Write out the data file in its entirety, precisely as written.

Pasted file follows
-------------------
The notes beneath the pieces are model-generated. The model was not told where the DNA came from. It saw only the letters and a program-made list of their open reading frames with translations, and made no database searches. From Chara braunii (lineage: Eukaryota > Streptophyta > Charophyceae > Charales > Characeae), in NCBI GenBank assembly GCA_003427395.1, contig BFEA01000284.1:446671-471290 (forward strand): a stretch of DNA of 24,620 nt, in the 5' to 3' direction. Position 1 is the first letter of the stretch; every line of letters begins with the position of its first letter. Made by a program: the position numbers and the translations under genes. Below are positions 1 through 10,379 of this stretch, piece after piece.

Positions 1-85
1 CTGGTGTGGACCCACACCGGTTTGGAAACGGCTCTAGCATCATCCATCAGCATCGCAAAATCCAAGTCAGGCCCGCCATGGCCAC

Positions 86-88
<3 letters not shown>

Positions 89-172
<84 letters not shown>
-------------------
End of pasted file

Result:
The notes beneath the pieces are model-generated. The model was not told where the DNA came from. It saw only the letters and a program-made list of their open reading frames with translations, and made no database searches. From Chara braunii (lineage: Eukaryota > Streptophyta > Charophyceae > Charales > Characeae), in NCBI GenBank assembly GCA_003427395.1, contig BFEA01000284.1:446671-471290 (forward strand): a stretch of DNA of 24,620 nt, in the 5' to 3' direction. Position 1 is the first letter of the stretch; every line of letters begins with the position of its first letter. Made by a program: the position numbers and the translations under genes. Below are positions 1 through 10,379 of this stretch, piece after piece.

Positions 1-85
1 CTGGTGTGGACCCACACCGGTTTGGAAACGGCTCTAGCATCATCCATCAGCATCGCAAAATCCAAGTCAGGCCCGCCATGGCCAC

Positions 86-88
<3 letters not shown>

Positions 89-172
<84 letters not shown>